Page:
Antibiotics play a critical role in fighting bacterial infections in animals on our farms. Of course, many of these same medications also restore human health, and that is one of the reasons why certain antibiotics will no longer be available over the counter come next summer.
As of June 11, 2023, all medically important antibiotics approved for use in animals, both livestock and companion, will require a valid veterinarian-client-patient relationship (VCPR) to purchase. Labels will clearly state that federal law restricts the use of these products to licensed veterinarians or under the order of a veterinarian. Gone will be the days of purchasing these injectable, intramammary, or bolus over the counter (OTC) antibiotics from farm stores, feed cooperatives, or online suppliers without a prescription.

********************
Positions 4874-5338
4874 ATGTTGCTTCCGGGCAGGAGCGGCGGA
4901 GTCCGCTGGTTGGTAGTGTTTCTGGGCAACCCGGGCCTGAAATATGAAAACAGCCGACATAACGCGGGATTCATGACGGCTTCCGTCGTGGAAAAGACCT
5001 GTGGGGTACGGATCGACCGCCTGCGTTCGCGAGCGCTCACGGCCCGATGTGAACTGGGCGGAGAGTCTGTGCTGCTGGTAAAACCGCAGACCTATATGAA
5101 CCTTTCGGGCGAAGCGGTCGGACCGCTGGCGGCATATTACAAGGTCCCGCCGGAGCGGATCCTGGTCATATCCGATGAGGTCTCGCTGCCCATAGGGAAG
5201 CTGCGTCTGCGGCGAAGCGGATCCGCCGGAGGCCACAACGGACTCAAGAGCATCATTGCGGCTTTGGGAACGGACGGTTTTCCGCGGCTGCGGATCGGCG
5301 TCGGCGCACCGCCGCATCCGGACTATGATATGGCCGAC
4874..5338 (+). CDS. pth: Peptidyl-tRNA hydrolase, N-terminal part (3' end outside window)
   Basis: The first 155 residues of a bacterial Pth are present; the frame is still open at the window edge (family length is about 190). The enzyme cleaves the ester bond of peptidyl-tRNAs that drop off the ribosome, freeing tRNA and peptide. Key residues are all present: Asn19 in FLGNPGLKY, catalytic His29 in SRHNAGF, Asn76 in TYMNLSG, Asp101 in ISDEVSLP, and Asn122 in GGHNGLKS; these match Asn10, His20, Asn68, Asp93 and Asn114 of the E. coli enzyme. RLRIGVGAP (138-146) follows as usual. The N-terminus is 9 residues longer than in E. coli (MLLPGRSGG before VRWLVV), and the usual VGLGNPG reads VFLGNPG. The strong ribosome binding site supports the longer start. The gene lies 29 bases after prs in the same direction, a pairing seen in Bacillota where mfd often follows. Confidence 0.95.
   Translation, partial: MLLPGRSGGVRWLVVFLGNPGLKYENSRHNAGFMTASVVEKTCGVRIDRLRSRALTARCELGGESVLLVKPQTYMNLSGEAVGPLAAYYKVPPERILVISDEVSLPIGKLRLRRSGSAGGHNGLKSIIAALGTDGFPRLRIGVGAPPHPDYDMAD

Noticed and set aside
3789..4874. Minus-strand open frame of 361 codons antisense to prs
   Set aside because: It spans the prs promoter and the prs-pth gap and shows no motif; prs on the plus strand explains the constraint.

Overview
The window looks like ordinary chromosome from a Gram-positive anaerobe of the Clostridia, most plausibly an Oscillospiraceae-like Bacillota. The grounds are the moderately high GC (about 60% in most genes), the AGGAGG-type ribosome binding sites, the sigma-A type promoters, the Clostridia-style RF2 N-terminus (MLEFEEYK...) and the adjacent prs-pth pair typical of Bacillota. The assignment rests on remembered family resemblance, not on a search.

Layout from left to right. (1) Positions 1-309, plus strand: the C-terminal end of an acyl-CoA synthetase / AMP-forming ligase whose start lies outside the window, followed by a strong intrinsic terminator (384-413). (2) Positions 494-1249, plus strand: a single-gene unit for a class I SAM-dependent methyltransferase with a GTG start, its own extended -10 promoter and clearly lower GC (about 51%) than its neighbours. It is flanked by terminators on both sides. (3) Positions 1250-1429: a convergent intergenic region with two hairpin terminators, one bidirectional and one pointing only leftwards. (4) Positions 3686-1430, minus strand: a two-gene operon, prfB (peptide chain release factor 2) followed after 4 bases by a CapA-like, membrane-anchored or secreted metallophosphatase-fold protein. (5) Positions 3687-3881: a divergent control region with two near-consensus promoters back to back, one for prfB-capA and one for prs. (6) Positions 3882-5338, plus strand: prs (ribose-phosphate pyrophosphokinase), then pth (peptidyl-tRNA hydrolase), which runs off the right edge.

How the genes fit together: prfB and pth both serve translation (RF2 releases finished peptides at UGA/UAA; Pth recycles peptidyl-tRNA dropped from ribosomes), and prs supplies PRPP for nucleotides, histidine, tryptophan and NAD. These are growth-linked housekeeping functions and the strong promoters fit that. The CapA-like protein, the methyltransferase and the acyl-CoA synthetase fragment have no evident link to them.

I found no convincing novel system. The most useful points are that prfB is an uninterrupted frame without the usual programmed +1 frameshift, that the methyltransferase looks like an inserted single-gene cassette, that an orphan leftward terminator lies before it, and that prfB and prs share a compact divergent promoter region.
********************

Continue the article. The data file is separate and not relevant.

This is the next step in the U.S. Food and Drug Administration (FDA) Center for Veterinary Medicine’s five-year plan to slow antimicrobial resistance of drugs that benefit both animal and human health. It follows in line with FDA’s 2017 requirement that all feed and water-soluble medications be used under veterinarian supervision.
While we recognize it won’t be as handy to simply grab an antibiotic off the shelf when inventory gets low, the benefits to both animal and human health are important in terms of preventing antimicrobial resistance. In addition, stricter antibiotic guidance may be an opportunity for farms to look at ways to reduce their usage, such as feeding programs that bolster animal health or selective dry cow therapy for cows that qualify. In the long run, more judicious use of antibiotics should resonate positively with consumers and boost their confidence in our products.
What can we do to prepare for this change? Start by talking with your veterinarian. While antibiotics will still be available over the counter until the June cut-off date, be certain you have a working relationship with your practitioner and a plan in place as to how you will secure these important treatment tools in the future.